Can Stop & Frisk Be Stopped?

Judge Shira Scheindlin’s opinion in Floyd v. City of New York could not have come as a surprise to anyone remotely knowledgeable about law, but her handling of the delicate intersection between law and politics was about as masterful as a judge can get

I emphasize at the outset, as I have throughout the litigation, that this case is not about the effectiveness of stop and frisk in deterring or combating crime. This Court’s mandate is solely to judge the constitutionality of police behavior, not its effectiveness as a law enforcement tool. Many police practices may be useful for fighting crime — preventive detention or coerced confessions, for example — but because they are unconstitutional they cannot be used, no matter how effective. “The enshrinement of constitutional rights necessarily takes certain policy choices off the table.”

She anticipated with precision the reaction of Mayor Bloomberg to her ruling, not that it was hard to do given his persistence in pounding home the pseudo-effectiveness of taking 8000 guns off the street in a decade at the cost of millions of unconstitutional stops and frisks of minority teens. Raw, the 8000 is pretty impressive. From a cost/benefit standpoint, it stinks. But from a legal perspective, it’s irrelevant.

Judge Scheindlin can’t do much about countering the Bloomberg talking points, as judges can’t do whirlwind interviews to explain their reasoning, and mayors not only can, but are empowered to toss logic to the wind when persuading the public. It’s a perk of office, and the public hates logic as it makes their collective head hurt.

Tim Cushing at Techdirt derides Bloomberg’s media assault as arrogant and condescending, which pretty much ends Tim’s hopes of being in the billionaire’s will.

Bloomberg’s statement went long on crime reduction statistics (something he says the presiding judge [Shira Scheindlin] ignored) claiming the 8,000 guns seized over the past decade have “saved countless lives of blacks and Hispanics.” He also claimed the stop and frisk program (or “stop, question and frisk,” as he and Kelly refer to it) has made New York City the “poster child everyone wants to follow.”

I have no doubt that there are many law enforcement agencies who view the stop and frisk program as desirable, but this says a lot more about law enforcement’s mindset than it does about the program itself. Law enforcement agencies tend to believe Americans have too many rights, as is evidenced by years of rights abuse. Any program that curtails rights and gives officers free rein to stop and frisk citizens would largely believed to be a “good thing.”

But as Bloomberg noted in response to a reporter’s question, his cops aren’t the bad guys, but the good guys, which somehow ends any concern about their violation of the constitutional rights of millions. What else was Bloomberg supposed to say, now that Judge Scheindlin put the big lie to the test?

There isn’t much more to say, or needed, to explain what was wrong with stop & frisk. It was never really a question, as the legal requirements for police to impair a citizen’s right to be left alone are no different when done to one person as a million. Each person, each stop and each frisk, involves a constitutional right that is either honored, ignored or overcome by law. This program never stood a chance, not because it was ineffective (or not effective enough to overcome its burden), but because it was flagrantly unconstitutional.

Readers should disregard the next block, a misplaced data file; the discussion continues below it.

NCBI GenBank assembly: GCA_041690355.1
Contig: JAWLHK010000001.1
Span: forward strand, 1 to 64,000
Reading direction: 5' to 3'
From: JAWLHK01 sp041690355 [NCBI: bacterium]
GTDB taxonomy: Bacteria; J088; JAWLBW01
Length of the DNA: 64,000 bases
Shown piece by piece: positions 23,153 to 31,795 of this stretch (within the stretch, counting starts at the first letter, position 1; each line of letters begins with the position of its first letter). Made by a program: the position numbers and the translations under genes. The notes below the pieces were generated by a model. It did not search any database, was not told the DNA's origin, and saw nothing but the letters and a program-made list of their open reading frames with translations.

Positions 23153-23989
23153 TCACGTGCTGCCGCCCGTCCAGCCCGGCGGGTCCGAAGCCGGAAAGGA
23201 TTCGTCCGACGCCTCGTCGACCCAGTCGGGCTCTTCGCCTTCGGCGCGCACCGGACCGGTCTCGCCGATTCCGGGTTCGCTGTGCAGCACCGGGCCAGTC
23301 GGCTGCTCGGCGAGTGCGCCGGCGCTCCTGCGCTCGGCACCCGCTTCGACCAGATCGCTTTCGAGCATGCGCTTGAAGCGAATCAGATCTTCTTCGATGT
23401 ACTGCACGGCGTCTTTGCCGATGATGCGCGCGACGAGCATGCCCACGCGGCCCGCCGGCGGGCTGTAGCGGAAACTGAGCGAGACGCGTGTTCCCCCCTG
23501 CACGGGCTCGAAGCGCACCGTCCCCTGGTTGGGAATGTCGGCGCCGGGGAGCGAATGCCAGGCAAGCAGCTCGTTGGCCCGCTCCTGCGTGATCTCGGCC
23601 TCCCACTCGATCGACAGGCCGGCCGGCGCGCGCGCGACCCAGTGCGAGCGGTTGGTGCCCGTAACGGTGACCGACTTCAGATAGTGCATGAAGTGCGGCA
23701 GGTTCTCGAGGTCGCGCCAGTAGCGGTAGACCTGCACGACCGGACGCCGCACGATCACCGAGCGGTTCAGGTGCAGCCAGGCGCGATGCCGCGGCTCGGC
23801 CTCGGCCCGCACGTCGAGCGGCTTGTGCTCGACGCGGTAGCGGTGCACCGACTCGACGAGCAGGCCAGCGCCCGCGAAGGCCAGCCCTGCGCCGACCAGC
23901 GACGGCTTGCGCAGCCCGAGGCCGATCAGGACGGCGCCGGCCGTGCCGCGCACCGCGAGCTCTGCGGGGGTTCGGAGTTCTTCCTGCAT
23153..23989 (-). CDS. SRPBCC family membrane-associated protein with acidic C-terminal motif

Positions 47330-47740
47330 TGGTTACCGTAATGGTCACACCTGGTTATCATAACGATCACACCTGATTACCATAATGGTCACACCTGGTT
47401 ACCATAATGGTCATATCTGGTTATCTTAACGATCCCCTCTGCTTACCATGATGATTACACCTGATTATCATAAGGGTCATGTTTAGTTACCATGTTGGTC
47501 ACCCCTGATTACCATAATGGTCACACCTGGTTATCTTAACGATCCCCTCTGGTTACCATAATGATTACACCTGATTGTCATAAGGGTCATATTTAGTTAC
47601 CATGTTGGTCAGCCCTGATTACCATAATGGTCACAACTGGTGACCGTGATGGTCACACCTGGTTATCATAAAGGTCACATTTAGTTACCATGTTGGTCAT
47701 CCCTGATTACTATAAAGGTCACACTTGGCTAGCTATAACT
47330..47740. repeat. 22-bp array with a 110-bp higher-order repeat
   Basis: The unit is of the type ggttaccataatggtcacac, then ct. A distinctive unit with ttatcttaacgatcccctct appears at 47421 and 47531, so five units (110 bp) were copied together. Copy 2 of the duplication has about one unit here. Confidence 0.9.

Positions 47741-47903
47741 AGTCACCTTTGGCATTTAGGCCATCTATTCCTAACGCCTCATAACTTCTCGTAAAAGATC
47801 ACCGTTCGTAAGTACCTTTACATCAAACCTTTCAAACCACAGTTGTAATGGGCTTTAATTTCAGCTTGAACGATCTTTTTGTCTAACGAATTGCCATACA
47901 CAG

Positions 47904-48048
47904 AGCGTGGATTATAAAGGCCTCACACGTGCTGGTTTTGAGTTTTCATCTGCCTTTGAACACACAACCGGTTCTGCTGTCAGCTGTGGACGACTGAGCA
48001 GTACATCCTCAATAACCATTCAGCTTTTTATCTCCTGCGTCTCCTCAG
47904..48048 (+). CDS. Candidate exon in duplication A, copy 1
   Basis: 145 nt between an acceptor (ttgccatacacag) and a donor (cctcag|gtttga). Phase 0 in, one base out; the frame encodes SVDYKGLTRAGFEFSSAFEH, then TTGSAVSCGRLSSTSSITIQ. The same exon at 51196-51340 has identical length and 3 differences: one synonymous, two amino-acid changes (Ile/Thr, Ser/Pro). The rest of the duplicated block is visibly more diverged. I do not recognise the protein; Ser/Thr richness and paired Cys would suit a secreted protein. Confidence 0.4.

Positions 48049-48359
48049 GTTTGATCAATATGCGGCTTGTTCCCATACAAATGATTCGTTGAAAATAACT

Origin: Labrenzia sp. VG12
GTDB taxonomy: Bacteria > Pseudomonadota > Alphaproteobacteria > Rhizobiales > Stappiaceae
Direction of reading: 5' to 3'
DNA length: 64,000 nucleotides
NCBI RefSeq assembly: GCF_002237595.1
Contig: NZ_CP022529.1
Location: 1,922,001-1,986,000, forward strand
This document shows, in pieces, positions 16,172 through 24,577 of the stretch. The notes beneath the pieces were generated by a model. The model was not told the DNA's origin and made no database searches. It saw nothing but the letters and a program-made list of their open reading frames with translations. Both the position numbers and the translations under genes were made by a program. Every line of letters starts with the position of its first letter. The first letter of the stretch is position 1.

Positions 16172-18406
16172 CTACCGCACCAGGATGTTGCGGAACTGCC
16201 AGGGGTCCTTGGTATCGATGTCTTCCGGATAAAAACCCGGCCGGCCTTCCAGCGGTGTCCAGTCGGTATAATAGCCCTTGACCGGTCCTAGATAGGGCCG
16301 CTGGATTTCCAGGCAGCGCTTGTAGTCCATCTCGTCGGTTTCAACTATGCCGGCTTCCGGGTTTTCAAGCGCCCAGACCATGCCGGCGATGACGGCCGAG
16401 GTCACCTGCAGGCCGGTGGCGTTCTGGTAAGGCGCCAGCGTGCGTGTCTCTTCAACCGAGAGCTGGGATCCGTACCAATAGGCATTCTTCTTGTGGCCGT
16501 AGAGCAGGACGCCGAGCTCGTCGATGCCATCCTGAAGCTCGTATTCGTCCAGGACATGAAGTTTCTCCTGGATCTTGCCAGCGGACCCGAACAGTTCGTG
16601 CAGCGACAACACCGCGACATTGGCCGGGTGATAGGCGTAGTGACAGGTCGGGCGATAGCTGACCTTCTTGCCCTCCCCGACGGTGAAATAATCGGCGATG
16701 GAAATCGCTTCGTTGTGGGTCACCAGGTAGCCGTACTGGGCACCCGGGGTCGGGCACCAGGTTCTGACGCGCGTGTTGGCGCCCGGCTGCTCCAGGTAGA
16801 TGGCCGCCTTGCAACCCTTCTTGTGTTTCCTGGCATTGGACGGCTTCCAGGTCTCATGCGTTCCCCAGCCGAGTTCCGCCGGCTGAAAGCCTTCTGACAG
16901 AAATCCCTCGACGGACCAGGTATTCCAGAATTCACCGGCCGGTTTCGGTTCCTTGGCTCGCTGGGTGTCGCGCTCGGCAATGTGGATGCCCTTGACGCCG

Done deal. Now what?

The remedy is where a far harder battle has to be fought, with a multipronged effort to end a program so deeply incorporated into the daily world of police and darker skinned New Yorkers. Before the decision, former ACLU and NYCLU executive directors Ira Glasser and Norman Seigel called for the court to appoint a monitor for the NYPD. And Judge Scheindlin did just that, appointing Peter Zimroth to the Big Guy chair.

Zimroth was a former prosecutor, both state and federal, and Corporation Counsel for the City of New York. For you poor unfortunates who have never had the pleasure of being New Yorkers, Corp Counsel is the Attorney General of the City, the lawyer appointed by the Mayor to run the City’s lawyers. This isn’t to say that Zimroth won’t be an honest broker in his monitor role, but that he’s not exactly a wild-eyed radical bent on bringing anarchy to the streets.

Then there is training, because the testimony before the court made it abundantly clear that not a single cop on the force had the slightest clue what “furtive movements” meant, or the constitutional limitations placed on the foot cop’s perceived unfettered authority to toss black teens at will.  The forms will be changed from ticking meaningless boxes to writing in, by hand, meaningless rhetoric, though the taxpayers will have to foot the cost for number 2 pencils and training in the use of all 26 letters of the alphabet. The price of eraser futures have skyrocketed overnight.

A few cops will also be required to wear body cameras so that others can see those suspicious waist grabs that cause New York’s Finest to fear for their pensions.  Some police departments have not only embraced the use of body cams, but have purposefully chosen to wire up their cops to protect the from claims of impropriety and counter the ubiquitous videos posted on Youtube. Yet, this prong of the cure is being seen as an affront to trust, not so much because the Mayor can muster any rational argument against it, but because he can’t allow any aspect of the ruling to go unchallenged.

Already, Randy Mastro, deputy mayor under Rudy Giuliani and fixer extraordinaire (and who the WSJ Law Blog’s Jacob Gershman calls a “legal expert,” much like G. Gordon Liddy is called an “ex-marine”), is explaining why police can’t possibly adhere to constitutional standards that are so vague that no one can reasonably expect cops to comply. Mastro’s spin is masterful, realizing that it’s always easier to sell stupid than venal, especially when it comes to cops.